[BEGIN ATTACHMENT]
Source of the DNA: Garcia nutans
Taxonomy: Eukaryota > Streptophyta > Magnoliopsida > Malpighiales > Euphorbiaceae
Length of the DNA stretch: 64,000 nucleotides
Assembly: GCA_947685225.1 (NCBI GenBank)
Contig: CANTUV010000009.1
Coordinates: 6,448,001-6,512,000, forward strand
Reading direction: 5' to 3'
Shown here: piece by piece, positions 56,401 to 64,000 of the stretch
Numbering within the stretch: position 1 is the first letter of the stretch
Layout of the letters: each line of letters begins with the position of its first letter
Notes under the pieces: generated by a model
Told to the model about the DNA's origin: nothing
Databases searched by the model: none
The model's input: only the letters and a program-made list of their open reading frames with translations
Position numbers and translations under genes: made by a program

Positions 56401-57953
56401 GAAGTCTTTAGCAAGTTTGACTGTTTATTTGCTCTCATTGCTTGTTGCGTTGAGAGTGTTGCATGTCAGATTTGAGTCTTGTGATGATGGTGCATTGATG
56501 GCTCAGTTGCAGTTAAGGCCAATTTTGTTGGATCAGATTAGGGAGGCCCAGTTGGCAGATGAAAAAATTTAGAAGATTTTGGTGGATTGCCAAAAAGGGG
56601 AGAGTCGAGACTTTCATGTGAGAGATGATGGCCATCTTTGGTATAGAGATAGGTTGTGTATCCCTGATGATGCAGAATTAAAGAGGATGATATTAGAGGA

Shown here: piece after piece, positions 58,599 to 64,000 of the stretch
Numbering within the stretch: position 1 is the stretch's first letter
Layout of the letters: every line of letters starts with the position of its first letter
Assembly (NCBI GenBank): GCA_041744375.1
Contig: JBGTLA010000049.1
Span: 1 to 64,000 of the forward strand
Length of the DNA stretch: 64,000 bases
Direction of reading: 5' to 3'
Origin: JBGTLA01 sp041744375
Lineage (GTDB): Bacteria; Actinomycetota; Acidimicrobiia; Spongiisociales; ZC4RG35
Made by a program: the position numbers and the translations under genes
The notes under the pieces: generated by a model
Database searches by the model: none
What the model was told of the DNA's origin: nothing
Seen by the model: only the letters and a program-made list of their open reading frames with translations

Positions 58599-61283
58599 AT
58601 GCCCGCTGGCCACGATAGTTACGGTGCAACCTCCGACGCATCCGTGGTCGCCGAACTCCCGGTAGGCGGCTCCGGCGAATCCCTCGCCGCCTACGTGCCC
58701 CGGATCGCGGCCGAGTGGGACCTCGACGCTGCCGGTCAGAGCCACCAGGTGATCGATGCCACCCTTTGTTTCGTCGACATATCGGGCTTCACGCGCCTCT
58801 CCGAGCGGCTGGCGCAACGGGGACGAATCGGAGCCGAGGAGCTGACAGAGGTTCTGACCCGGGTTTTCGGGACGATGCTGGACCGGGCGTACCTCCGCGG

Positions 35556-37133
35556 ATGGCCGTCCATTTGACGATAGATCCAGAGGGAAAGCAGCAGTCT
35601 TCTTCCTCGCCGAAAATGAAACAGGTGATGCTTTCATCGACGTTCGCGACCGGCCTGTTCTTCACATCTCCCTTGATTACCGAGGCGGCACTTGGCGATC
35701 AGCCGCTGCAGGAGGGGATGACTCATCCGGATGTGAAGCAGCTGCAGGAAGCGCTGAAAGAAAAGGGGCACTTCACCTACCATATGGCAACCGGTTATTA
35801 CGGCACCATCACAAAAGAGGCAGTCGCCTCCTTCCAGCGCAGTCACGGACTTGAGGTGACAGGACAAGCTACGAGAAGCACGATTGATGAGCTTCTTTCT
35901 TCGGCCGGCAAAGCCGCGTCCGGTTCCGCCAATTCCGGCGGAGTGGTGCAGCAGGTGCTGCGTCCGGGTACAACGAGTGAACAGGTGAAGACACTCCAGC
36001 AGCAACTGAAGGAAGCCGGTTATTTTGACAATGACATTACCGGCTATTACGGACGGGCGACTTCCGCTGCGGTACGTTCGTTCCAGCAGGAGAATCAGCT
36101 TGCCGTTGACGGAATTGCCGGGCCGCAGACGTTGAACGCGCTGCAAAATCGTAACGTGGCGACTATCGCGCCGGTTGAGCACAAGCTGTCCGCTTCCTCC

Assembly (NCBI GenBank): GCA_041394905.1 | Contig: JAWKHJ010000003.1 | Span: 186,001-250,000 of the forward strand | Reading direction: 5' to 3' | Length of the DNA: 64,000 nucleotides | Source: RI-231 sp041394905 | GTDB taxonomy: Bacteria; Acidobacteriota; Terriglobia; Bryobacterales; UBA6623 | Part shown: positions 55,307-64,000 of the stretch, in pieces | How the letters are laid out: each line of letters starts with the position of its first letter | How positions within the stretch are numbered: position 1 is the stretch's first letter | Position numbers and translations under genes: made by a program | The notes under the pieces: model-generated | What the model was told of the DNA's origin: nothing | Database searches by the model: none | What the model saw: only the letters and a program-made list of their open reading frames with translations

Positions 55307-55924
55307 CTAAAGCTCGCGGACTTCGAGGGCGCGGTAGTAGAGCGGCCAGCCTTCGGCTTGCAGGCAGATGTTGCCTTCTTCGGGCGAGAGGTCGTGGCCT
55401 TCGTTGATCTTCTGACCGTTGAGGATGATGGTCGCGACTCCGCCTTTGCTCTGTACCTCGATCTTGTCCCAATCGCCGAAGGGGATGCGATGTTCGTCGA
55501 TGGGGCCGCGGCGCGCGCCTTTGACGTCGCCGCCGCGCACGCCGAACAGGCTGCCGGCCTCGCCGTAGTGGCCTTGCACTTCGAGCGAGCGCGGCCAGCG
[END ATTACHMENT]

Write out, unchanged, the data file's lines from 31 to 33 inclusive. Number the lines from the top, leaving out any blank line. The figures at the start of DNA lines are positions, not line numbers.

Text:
The notes under the pieces: generated by a model
Database searches by the model: none
What the model was told of the DNA's origin: nothing